Disclaimer: I am not thinking of actually doing this. This is just a random shower thought that I had.

I am a non-tenured adjunct instructor. Would I be disciplined or lose my job if I announced to my class that I was offering a $100 cash reward for any information about cheating taking place in the class? If someone did bring me information and I followed through and gave them $100, would that change anything? This would be my own money out of my own pocket.

I realize that different institutions have different policies, so there may not be a single correct answer. I'd be interested in whatever perspective you have to offer.

Note that I'm not asking whether this is a good idea, whether it's socially acceptable, whether it would upset the students or my colleagues, or even whether it's ethical — only whether I would face disciplinary action for doing it.

  • 1
    Start with the policies and procedures of where you work. We don't know them, so can't answer.
    – Jon Custer
    May 19, 2022 at 18:32
  • 1
    Quoting from the help (academia.stackexchange.com/help/dont-ask): "You should only ask practical, answerable questions based on actual problems that you face. Chatty, open-ended questions diminish the usefulness of our site and push other questions off the front page."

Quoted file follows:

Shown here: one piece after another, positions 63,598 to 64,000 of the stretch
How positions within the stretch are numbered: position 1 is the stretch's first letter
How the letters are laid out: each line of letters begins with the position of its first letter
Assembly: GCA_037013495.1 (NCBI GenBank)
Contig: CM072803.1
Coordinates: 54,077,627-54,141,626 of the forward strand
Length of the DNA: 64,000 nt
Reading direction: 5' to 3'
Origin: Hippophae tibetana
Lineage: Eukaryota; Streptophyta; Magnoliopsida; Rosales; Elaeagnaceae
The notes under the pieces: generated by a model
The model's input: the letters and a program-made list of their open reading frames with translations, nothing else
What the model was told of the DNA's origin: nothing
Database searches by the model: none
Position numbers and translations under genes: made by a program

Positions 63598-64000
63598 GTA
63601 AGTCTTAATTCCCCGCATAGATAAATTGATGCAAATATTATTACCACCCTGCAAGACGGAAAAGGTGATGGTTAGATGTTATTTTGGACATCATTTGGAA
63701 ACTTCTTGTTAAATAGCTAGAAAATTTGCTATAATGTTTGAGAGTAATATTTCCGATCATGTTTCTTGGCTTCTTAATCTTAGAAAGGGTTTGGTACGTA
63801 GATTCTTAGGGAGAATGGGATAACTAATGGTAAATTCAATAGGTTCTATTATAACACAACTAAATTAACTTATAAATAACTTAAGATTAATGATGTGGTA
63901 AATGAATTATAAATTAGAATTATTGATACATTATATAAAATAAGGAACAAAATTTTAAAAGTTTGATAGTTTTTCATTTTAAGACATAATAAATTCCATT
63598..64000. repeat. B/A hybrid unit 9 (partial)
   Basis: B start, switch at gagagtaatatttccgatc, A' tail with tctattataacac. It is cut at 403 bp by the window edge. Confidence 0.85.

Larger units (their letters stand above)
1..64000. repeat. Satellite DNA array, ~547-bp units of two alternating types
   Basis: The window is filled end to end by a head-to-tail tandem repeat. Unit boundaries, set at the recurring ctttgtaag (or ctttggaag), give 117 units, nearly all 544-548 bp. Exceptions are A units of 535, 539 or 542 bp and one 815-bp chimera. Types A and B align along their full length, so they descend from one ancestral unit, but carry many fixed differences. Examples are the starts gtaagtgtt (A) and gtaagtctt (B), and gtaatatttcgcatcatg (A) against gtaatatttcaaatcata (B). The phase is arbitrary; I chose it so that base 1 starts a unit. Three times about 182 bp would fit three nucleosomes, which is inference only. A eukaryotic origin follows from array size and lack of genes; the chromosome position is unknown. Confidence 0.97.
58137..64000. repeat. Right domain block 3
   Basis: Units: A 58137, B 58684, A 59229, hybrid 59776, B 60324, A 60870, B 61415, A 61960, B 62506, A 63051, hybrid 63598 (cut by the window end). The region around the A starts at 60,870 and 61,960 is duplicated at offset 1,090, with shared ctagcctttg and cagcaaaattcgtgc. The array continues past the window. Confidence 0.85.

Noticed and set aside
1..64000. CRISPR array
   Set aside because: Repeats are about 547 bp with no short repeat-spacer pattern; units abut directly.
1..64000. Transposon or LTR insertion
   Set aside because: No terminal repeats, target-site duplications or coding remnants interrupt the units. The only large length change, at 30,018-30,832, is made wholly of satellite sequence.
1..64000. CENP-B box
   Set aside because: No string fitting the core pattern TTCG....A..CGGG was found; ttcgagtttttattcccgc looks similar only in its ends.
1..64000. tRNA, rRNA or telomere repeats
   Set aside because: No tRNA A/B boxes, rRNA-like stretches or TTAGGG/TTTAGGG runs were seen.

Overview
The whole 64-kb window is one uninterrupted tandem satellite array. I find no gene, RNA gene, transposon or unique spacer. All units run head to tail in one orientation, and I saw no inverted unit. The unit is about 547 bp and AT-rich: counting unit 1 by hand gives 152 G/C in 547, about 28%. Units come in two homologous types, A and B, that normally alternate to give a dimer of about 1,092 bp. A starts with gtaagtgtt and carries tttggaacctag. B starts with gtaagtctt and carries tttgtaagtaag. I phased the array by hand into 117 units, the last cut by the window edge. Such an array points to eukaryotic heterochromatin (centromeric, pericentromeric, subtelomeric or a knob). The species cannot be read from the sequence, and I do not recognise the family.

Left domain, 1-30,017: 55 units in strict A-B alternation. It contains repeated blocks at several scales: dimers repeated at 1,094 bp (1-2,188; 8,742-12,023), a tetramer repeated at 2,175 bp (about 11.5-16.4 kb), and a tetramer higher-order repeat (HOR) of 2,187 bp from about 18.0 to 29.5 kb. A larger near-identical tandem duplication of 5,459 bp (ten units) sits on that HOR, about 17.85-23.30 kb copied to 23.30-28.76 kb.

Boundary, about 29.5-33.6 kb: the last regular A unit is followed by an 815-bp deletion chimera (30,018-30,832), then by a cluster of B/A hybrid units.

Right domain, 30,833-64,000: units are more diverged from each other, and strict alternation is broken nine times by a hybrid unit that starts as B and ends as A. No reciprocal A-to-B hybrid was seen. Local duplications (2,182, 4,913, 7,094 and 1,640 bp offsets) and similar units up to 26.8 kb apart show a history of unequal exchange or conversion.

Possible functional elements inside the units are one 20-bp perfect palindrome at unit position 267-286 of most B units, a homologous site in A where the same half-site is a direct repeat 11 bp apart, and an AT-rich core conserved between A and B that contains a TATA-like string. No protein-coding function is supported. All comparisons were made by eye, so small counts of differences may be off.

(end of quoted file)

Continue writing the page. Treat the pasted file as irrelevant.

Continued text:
– Bryan Krause
    May 19, 2022 at 20:07
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    Given your last sentence, I don't think we can handle your question here. We could discuss the ethics, acceptability, or whether this is a good idea (as the existing answers indeed do), but only someone familiar with your institution's policies (and the people enforcing them) can tell you whether you would face disciplinary action.
    – cag51
    May 19, 2022 at 20:09

2 Answers 2


I find it both lazy and unethical. Lazy because there are other ways to minimize/eliminate cheating, such as making cooperation among students part of the course. Unethical since you would be setting up a perverse incentive for people. Vigilanteism usually ends badly. If someone collects then they are likely to be shunned in the future. Students should be learning, not doing your monitoring job. You need to think about the side effects, and there could be several unintended consequences.

I'd be tempted to end your contract, honestly. And I'm happy it isn't a plan, but just a stray thought.

Offer rewards (probably not cash) for positive things. Best paper, most thoughtful question, things like that.


(Disclaimer: I understand that this is an idea, not a plan.)

You should be concerned about whether it's unethical, precisely because your institution may well have a policy about "unprofessional or unethical behavior," as my own does. If it does, you'd be exposing yourself to a question of whether a Chair, a Dean, a Provost, or whomever might find this behavior to be unethical; if they do (and Buffy shows by example that they might), you could face sanctions.

I sit on the Grievance Review Committee for my institution. If a student brought a grievance against a professor (regardless of rank, tenure-track status, or anything else) for this type of action, I would be strongly inclined to agree that it was patently unethical behavior. Pitting students against one another would be, charitably, quite gross. Having cash-based transactions with your students would put you in very dangerous territory. A hypothetical instructor who behaved this way would receive precisely no support from me.

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